A priest is a man for all seasons just like all fathers and mothers

The view from the rectory window
By Fr. Ken Van Haverbeke

Growing up, James Herriot’s books about his experience as a veterinarian in post World War II England fascinated me. He made the daily slogging of a vet’s working life seem exciting. The various people and situations he wrote about almost made me want to become a veterinarian. The only real drawback I saw was being around sick animals so much of the time.
Reading Herriot’s series “All Creatures Great and Small,” helped me to realize that everyone, whether a vet or a cop, a teacher or a businessman, everyone has an intriguing story to tell.
Growing up as a Roman Catholic, I was surrounded by signs of my faith. Not the least being Catholic Priests. “What an interesting combination,” I thought, “combining James Herriot’s style of story telling of ordinary life of a vet with the stories a Catholic priest could tell.
At first I thought perhaps because of the many confidentialities a priest must keep, there would have no story to tell. But then remembering the classic “A Diary of a Country Priest,” and Brother Benoit’s “A view from the monastery,” I knew many events of a priest life could be told, and perhaps in doing so, others might understand what a priestly vocation is. Maybe a young man reading such stories might even be inspired to hear God’s call to become a priest, especially since sick animals are not a daily part of priesthood.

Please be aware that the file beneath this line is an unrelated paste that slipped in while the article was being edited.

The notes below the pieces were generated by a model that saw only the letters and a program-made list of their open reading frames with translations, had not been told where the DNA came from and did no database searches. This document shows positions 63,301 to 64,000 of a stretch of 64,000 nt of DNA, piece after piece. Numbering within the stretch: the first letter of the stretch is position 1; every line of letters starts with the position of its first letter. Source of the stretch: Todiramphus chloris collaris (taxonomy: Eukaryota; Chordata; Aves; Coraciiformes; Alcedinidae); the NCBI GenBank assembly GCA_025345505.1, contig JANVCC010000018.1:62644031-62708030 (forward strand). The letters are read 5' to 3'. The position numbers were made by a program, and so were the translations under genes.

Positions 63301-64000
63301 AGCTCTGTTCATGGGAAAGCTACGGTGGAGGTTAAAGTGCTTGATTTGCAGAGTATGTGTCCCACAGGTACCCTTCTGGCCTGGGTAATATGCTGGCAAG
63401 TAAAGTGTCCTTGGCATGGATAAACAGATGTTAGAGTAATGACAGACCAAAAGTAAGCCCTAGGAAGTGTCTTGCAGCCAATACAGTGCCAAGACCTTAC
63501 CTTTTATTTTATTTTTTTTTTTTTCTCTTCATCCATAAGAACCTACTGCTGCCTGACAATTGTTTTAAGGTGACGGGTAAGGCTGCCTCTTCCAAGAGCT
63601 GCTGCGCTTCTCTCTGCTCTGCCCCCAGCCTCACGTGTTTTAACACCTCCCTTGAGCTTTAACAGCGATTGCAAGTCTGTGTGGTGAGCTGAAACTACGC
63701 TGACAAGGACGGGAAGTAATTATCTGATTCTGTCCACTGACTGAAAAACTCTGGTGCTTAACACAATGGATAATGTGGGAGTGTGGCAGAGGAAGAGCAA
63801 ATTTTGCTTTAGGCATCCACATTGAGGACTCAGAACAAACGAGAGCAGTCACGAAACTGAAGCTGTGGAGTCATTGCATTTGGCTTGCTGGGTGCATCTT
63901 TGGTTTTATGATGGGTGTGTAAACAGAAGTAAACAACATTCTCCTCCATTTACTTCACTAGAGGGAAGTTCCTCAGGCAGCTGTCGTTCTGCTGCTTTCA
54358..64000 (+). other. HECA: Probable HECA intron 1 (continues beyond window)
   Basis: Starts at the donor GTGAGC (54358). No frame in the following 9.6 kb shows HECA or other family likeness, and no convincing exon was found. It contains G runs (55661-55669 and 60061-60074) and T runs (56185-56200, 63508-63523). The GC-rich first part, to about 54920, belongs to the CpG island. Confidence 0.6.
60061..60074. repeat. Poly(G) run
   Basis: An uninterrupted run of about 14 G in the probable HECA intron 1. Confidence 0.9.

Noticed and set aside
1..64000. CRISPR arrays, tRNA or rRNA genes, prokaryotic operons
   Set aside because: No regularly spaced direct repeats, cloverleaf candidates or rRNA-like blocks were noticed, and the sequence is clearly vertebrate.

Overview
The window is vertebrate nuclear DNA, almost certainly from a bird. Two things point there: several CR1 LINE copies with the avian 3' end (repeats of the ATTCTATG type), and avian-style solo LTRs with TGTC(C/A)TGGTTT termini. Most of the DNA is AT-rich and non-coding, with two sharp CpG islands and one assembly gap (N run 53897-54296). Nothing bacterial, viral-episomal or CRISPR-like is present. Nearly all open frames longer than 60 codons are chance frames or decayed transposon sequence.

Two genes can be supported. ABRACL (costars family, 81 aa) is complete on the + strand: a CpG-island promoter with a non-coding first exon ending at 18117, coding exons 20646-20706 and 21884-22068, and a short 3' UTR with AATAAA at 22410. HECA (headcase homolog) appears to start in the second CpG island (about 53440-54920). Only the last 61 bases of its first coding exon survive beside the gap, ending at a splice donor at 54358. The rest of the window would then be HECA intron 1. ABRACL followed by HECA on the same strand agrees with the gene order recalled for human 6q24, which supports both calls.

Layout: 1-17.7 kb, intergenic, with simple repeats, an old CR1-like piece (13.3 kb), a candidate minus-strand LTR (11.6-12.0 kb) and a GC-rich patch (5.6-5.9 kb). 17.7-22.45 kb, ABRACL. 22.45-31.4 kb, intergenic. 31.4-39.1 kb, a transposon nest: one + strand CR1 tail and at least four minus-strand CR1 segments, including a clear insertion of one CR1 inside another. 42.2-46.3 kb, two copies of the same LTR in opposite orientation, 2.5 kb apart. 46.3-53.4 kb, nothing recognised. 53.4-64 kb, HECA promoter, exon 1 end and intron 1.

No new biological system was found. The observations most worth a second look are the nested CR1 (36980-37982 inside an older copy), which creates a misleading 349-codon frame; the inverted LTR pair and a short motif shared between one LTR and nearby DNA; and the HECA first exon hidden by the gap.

What follows are stories of the priesthood. Ordinary, mundane, even boring stories of everyday events: ordinary to a priest that is, but may very be fascinating to someone who does not live in a collar of black and white. Names, dates, and locations have often been changed or altered to protect the privacy of individuals, but join me in looking at the world from a view from the rectory window.